At first sight, the global vaccination rollout is mesmerizing. At least 2.4 billion people have already received at least one dose. But scrape a little deeper and the unevenness of vaccine distribution loses its luster. Just 480 million people have been fully vaccinated or 6.2 percent of the global population. What’s more, well over half of all administered doses have been injected into the arms of citizens from just two countries: the United States and China.
Following their summit in Cornwall, England, last week, the leaders of the G-7 nations committed to donating an additional 1 billion Covid-19 vaccines to poorer countries in 2021 and 2022. The Biden administration said 500 million of those doses would be provided by the United States, mostly through Covid-19 Vaccines Global Access (COVAX), a global vaccine facility managed by the Global Vaccine Alliance (Gavi) and the Coalition for Epidemic Preparedness Innovations. China is likewise distributing jabs to advance foreign-policy goals, having so far exported more than 250 million doses to other countries.
Less than 1 percent of the billions of vaccine doses administered to date have gone to low-income countries.
Notwithstanding the surge in vaccine diplomacy, far more investment is needed. Less than 1 percent of the billions of vaccine doses administered to date have gone to low-income countries. At the current rate of distribution, it will take until 2024 before all countries have sufficient supplies to vaccinate their populations. It is not just vaccine nationalism and supply chain disruptions that are slowing vaccination in poorer countries, but also financial constraints. To attain even the modest goal of vaccinating 20 percent of the people in 92 low-income countries by the end of the year, COVAX said it needs an additional $2.8 billion.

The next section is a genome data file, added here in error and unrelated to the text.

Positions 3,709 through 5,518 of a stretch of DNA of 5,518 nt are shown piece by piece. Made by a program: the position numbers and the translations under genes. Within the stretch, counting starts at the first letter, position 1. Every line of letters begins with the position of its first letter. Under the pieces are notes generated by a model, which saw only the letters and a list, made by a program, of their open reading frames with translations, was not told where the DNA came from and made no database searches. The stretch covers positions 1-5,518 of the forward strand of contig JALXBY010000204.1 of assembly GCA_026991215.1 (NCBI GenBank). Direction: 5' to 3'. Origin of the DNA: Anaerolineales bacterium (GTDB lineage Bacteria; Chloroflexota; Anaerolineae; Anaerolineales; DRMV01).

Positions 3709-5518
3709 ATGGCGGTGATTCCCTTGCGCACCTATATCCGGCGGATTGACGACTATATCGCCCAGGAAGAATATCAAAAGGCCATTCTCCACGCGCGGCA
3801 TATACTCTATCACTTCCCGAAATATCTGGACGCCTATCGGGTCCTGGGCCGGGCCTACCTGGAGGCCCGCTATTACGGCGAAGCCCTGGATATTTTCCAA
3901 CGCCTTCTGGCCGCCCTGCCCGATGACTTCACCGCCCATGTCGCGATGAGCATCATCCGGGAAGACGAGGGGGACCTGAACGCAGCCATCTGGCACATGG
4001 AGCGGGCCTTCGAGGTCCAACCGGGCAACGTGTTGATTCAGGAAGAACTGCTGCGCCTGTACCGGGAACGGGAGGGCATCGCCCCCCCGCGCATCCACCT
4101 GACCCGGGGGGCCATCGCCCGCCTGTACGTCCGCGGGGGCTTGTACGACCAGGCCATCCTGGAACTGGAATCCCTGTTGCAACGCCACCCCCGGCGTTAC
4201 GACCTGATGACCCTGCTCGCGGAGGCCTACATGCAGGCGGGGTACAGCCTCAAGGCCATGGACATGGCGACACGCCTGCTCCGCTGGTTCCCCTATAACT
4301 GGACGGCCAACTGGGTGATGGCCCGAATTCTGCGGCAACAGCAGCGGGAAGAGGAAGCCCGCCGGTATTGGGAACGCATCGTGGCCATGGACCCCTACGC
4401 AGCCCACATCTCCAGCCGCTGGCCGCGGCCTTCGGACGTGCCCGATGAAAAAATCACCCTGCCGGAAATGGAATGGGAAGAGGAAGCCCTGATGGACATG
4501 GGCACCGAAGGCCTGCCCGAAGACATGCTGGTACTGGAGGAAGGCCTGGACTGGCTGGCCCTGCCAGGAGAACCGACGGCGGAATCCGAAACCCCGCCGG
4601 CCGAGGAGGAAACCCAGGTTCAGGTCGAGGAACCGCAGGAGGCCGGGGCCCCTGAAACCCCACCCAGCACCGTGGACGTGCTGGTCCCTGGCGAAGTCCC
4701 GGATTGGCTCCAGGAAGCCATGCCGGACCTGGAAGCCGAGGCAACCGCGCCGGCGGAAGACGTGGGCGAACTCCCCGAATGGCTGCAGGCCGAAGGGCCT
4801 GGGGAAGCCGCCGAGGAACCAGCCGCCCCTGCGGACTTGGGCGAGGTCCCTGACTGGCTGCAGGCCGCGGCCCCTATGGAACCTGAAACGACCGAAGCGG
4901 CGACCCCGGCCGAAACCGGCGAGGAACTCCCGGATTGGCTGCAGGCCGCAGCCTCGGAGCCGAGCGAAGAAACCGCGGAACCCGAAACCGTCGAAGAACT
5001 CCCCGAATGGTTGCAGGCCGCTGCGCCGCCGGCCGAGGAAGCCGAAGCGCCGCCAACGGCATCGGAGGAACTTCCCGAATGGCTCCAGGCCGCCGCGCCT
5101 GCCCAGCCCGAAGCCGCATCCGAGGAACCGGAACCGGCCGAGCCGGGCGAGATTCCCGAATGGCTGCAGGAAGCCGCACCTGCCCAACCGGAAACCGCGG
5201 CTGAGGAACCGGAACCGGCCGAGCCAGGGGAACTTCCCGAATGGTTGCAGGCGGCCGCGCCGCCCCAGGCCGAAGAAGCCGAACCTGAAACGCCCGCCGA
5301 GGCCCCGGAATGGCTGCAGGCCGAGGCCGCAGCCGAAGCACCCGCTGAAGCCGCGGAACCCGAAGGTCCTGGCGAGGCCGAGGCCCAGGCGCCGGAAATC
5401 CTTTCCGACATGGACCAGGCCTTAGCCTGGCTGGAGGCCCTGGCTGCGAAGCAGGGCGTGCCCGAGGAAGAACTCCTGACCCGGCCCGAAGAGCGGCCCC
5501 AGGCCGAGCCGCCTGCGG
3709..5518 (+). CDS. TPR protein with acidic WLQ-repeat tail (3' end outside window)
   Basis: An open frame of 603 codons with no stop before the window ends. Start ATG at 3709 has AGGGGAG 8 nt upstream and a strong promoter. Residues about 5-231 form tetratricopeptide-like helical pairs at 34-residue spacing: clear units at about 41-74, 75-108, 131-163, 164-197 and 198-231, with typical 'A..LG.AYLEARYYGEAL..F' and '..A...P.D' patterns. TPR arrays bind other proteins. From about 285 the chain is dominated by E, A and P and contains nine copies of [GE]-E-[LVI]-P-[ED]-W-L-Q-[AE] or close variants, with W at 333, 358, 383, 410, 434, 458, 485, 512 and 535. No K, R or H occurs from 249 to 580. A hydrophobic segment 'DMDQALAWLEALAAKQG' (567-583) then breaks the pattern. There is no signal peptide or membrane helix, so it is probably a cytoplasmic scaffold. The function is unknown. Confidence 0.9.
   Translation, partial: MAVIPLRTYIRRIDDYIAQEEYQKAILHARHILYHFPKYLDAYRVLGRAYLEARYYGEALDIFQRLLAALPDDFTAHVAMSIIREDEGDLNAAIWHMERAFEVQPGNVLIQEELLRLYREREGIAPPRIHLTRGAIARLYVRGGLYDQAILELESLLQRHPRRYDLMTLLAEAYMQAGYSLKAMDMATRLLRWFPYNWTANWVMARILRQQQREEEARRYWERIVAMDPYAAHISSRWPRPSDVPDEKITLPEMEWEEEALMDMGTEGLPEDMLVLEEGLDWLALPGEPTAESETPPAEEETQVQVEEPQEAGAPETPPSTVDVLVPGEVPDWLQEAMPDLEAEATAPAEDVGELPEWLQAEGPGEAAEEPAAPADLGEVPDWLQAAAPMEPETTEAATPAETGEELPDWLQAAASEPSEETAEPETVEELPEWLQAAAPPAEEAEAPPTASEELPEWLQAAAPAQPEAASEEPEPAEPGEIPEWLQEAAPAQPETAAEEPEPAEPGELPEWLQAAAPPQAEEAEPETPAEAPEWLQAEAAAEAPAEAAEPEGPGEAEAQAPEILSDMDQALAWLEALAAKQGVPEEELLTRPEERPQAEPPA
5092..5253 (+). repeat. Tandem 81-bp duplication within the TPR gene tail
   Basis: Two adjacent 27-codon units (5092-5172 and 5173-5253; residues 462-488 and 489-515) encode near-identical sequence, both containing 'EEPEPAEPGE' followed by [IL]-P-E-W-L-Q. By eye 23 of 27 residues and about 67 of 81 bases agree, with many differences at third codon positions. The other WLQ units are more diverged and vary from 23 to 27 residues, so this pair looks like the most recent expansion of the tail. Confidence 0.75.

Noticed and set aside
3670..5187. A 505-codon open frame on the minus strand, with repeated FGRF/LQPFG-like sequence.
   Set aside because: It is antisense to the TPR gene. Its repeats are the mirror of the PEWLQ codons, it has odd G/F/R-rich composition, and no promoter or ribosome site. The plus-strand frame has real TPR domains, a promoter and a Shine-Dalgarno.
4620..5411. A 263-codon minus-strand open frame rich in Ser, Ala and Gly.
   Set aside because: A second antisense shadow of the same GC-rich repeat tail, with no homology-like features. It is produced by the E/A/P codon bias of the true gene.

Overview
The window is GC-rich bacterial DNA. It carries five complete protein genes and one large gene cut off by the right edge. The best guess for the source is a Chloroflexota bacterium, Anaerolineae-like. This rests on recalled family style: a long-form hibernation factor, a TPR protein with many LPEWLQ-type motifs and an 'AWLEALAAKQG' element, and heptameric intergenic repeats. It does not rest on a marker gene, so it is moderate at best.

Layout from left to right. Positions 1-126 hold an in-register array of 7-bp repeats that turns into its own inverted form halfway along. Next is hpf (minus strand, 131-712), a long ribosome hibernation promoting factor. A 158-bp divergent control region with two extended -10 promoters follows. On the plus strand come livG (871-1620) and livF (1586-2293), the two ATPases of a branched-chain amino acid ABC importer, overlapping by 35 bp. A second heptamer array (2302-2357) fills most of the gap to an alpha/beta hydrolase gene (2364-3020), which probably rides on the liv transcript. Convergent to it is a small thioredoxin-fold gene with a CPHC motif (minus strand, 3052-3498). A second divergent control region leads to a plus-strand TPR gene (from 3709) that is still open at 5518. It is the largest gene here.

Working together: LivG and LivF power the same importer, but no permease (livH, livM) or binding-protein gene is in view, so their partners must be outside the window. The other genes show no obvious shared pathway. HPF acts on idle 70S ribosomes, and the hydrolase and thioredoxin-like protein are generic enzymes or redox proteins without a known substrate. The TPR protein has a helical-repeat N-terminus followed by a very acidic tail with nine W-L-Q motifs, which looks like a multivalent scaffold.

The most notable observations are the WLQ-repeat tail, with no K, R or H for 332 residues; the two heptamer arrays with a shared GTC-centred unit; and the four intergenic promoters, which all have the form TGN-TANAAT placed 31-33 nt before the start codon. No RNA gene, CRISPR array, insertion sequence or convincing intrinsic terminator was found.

The delay is dangerous and costly for all nations. Recurrent outbreaks will prolong the global economic slowdown, which has already cost the world $28 trillion in lost output. If, by this summer, wealthier nations are fully vaccinated yet developing nations remain unvaccinated, global economic losses could add an additional $9 trillion to the bill. And the longer more contagious and lethal variants are allowed to incubate and spread, the greater the risk a vaccine-resistant strain emerges. As US President Joe Biden has said, “We will ultimately not be safe until the world is safe.”
An urgent, all-hands-on-deck effort is needed to fund COVAX and Gavi in particular. So far, the focus has been on what governments can do. Mapping the funding network for Gavi and COVAX reveals two intriguing features of the current financing environment. First, governments have provided the lion’s share of financial support. Of the $9.5 billion pledged, $8.8 billion is from national governments. Second, although the remaining funding only makes up a small share, it comes from a surprisingly diverse array of organizations, including philanthropic foundations, corporations like Visa and Google, and even civil society groups like the charitable video game festival Gamers Without Borders.